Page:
Fortunately, after 45 minutes on foot, Park Rangers came by in a 4 × 4. They saw my car a few kilometers back and then found me. I was saved like in the scorching heat, 35 degrees Celsius, at a height and only a small bottle of water left, I would have had more problems. They arranged a trip for me to Chachi, from where I took a taxi to Cafayate. The rangers kept the car keys where they were picked up by the car rental company to take the car. The next day in Cafayate I got a new car.
Lesson learned. Make sure you bring enough water with you and that the cells are received. Next time I’ll take a 4 × 4 just in case and let someone know where I’m going.
Cachi city tour halfway from Salta to Cafayate
Cachi is about halfway from Salta to Cafayate and you should try to be there around noon. In my case, the park rangers dropped me off at the tourist office in Cachi, who arranged a taxi to take me to Cafayate. That cost me 200 euros. Fortunately, my travel insurance paid for it. So on the entire Route 40 I was in a taxi and of course unable to make the numerous stops I wanted to make. I had an hour in Cachi as planned. The tourist office was kind enough to keep my luggage.
I walked the cobblestone streets around the main square for about half an hour. There is a church, an archaeological museum and beautiful white painted houses. I then had a couple of empanadas for lunch and a good glass of wine. The wine was the only benefit of my car problems. I no longer had to drive myself. After lunch I continued my journey from Salta to Cafayate by taxi.
EXTEND YOUR JOURNEY: If you want to extend your trip, a night in Cachi is a good choice. It’s a beautiful city and you can walk around on your way from Salta to Cafayate for much more than an hour. This also gives you a little more time at every stop on this road trip.
Route 40 landscape
Route 40 is a dirt road between Cachi and Cafayate, but the condition is perfect for sedans, so you don’t need a 4×4 SUV. Since I was in a taxi, I couldn’t stop at all of the photo stops I wanted, but luckily the driver could stop a few times. Remember it’s a 3-4 hour drive and he still had to return to Cachi that evening. This road in the dark is not nice to drive, so do not take Route 40 from Salta to Cafayate at night.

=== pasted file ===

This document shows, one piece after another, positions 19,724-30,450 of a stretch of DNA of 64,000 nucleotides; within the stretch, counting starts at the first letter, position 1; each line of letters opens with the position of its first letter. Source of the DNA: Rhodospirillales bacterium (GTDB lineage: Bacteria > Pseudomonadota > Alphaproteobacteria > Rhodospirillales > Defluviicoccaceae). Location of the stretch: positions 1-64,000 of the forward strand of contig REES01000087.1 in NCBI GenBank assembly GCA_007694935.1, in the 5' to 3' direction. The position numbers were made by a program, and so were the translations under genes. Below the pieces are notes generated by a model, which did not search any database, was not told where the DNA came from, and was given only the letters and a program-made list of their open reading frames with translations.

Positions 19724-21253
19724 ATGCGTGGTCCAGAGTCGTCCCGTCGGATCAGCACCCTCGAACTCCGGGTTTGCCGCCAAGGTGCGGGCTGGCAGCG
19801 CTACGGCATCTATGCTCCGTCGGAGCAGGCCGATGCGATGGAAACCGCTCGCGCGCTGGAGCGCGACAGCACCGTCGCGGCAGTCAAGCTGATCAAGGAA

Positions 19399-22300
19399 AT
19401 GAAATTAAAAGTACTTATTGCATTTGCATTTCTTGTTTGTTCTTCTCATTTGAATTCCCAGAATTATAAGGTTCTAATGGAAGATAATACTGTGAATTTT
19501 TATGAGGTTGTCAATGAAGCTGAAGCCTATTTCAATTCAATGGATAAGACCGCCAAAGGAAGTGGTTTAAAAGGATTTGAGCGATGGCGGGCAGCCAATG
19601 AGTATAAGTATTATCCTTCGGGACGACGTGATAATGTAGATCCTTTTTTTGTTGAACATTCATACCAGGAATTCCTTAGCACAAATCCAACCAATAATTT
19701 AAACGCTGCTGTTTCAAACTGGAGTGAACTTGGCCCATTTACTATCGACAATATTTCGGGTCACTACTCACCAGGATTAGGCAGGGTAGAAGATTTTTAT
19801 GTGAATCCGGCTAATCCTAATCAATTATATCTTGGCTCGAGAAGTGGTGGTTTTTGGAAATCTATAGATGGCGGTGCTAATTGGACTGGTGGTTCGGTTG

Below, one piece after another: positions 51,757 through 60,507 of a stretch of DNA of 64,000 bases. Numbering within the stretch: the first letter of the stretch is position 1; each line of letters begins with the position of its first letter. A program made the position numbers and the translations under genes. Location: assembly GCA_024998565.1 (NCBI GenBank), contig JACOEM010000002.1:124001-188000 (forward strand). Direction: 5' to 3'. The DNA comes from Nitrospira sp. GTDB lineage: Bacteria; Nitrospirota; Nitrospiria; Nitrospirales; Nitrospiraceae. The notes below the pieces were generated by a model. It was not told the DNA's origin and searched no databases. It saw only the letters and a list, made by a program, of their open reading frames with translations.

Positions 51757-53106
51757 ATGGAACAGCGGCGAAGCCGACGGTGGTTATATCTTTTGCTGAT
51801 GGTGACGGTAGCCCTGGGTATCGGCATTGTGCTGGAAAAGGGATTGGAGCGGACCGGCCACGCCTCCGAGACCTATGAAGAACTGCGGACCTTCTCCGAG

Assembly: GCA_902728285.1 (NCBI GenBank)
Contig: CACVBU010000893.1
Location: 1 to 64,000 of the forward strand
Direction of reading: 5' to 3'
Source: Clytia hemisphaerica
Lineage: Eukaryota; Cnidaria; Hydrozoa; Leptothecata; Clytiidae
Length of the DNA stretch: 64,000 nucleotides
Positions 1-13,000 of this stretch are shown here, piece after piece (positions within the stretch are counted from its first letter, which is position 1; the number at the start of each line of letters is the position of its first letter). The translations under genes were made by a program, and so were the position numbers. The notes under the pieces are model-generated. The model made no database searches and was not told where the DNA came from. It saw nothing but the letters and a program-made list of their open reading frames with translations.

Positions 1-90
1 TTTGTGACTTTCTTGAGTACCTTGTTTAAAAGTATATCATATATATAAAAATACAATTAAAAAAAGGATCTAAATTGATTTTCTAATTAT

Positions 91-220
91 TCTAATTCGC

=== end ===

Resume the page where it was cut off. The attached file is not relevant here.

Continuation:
The landscape slowly turned into a surreal lunar landscape towards the Calchaquí river valley. You will pass the Quebrada de las Flechas, a national monument. There are sharp rocks and sandstone cliffs. It reminded me a little of the Shilin Stone Forest near Kunming in China. The next route 40 of the city is San Carlos, from where the road is paved again to Cafayate.
I arrived in Cafayate shortly after 6pm, which was on schedule. I didn’t make too many stops for photos in the taxi to make up for the lost time of the broken car. Fewer photos, but on the other hand, I had all the time in the world to look out of the window. The landscape of Route 40 from Cachi to Cafayate is just great. I was in Cafayate for 2 nights, but more on that later. Here you can taste wine. Maybe even better than wine tasting in Mendoza, which I did a few years ago.
I hope this guide to driving from Salta to Cafayate via Cachi will help you plan your trip. The detour is definitely worth it and the landscape is completely different than on Route 68. This road is faster, but who doesn’t want an adventure? Remember, don’t venture too much off-road in a limousine. It will get you in trouble. Read my road trip route to northern Argentina to see what I’ve done more. Northern Argentina is a beautiful area!
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Have you also visited Salta or Cafayate or do you have any questions? Please leave a comment at the bottom of the page. Love to hear from you!
Salta Gallery after Cafayate